“There’s a couple of high-profile guests in this hospital, and security is tight. If I don’t have a pass…” For a few moments Roxanne appeared to be lost in thought. Finally she asked Mike, “Is there anyone you can call to come and take you home?”

“Well, yeah, my brother, I guess. What will you do in the meantime?”

Roxanne said, “This,” and began to undress. When she pulled the hem of her white turtleneck sweater from her pants, Mike could see there was nothing underneath. Not nothing as in no underwear, nothing as in “no thing.”

“I see,” he replied. “Invisible.”

“Better than invisible,” Roxanne responded, moving closer to Mike. “Reach out and touch me.” Mike did, but where he expected to make contact with her torso, his hand instead met air.

“How do you do that?” he mused.

“I’d have to write a book to explain it,” Roxanne answered, “but I can tell you that I got the idea from that ‘Jeremy and Rachael’ story you read from the Internet. From ‘Misterdoe’s Gallery’ club, remember? I just figured I could do better than just being invisible, and that you would like it. You do like it, don’t you?”

“Oh yeah,” Mike shot back. Roxanne just stood and smiled, until Mike said, “Well, what are you waiting for? Go ahead and finish!”

Roxanne pulled the sweater over her head, in the process completely “erasing” her head and hands. All that was left was her leather pants, which seemed from Mike’s vantage point to be filled with nothing but air, a lacy black bra that hovered over her pants, and her shoes. The pants then unzipped themselves and were pulled from the unseen female form underneath. When the pants hit the floor, empty shoes rose from inside the pants legs. Mike leaned over a little to get a clear view of the shoelaces untying themselves. Once the shoes were untied, the shoes then rose from the floor and came to rest in a plastic bag next to the bed. Then the bra unhooked itself and dropped into the bag, after which the other clothes did the same.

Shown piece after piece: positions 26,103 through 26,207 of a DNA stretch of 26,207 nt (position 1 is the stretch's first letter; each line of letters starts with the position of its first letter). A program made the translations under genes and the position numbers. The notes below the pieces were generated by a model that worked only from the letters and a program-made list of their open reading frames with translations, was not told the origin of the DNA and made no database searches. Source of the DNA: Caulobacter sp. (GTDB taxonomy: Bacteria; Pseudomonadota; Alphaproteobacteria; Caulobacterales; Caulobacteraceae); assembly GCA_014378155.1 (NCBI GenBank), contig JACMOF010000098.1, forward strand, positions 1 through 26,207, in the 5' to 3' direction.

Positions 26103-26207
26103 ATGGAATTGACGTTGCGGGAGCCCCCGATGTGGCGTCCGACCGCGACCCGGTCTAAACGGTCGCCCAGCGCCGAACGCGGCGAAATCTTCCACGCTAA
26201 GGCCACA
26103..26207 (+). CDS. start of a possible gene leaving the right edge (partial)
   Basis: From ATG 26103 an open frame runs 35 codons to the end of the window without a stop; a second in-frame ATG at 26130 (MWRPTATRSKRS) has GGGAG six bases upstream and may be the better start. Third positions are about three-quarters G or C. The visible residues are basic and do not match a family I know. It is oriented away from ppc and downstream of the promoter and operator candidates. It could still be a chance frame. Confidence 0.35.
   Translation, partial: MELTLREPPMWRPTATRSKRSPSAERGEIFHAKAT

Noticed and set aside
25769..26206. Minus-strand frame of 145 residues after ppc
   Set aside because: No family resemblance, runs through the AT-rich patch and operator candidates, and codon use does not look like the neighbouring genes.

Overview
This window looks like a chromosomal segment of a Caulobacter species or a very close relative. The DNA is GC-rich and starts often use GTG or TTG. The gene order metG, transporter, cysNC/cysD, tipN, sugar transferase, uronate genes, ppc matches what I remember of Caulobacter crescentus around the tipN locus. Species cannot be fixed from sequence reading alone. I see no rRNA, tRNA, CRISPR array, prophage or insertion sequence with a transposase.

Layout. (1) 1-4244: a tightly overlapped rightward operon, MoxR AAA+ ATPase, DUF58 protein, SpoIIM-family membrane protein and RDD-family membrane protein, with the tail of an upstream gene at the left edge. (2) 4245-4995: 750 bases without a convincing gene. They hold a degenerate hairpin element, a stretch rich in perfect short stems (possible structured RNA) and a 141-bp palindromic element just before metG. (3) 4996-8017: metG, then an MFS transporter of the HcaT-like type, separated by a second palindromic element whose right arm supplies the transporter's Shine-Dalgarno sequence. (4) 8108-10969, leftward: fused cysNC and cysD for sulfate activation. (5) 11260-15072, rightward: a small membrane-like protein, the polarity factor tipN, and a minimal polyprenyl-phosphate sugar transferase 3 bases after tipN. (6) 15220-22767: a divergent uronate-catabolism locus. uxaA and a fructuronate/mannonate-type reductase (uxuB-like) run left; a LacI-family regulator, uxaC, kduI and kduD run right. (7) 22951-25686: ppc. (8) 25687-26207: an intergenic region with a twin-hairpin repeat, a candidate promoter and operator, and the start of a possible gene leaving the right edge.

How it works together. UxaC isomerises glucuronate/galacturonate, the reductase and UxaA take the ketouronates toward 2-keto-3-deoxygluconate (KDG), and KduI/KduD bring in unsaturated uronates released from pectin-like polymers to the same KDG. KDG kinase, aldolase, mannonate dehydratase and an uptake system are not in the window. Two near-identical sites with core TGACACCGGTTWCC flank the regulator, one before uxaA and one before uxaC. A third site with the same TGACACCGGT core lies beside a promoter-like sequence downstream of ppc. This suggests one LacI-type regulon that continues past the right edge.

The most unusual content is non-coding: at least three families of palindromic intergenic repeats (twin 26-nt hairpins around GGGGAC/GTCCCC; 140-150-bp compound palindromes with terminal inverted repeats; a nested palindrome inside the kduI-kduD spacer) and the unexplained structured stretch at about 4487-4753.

“What’s that for?” Mike said. He was nervous that his brother, or whoever would pick him up, would wonder at the woman’s clothes in the bag.

“What was what for?” Roxanne’s voice replied.

“The bag. I thought you would–” he started, before he felt an unseen finger against his lips.

“Patience, Mike,” came the answer. The empty wastebasket was placed over the bag. When the wastebasket rose a second later, there was no bag underneath. “I know how you like a show, so I thought I would oblige. By the way, if my guess is correct, you’re not going back to your job. Not your old job, anyway. So, what are we gonna do to pass the time?”

Mike’s mind filled with all kinds of lurid ideas of how they might be able to spend their time. “Oh no you don’t,” Roxanne’s voice said. “As hard as it may be to believe, I’m kind of an old fashioned girl.”

“Just great,” Mike grumbled. “My fantasy woman turns out to be an old-fashioned girl. So how am I supposed to have any fun?”

“I didn’t say I was a prude, Mike, just that I’m kind of old-fashioned. Just leave it up to me,” Roxanne replied, and it was plain from her voice that she was smiling. “We’ll have plenty of fun.”
THE END (of the beginning)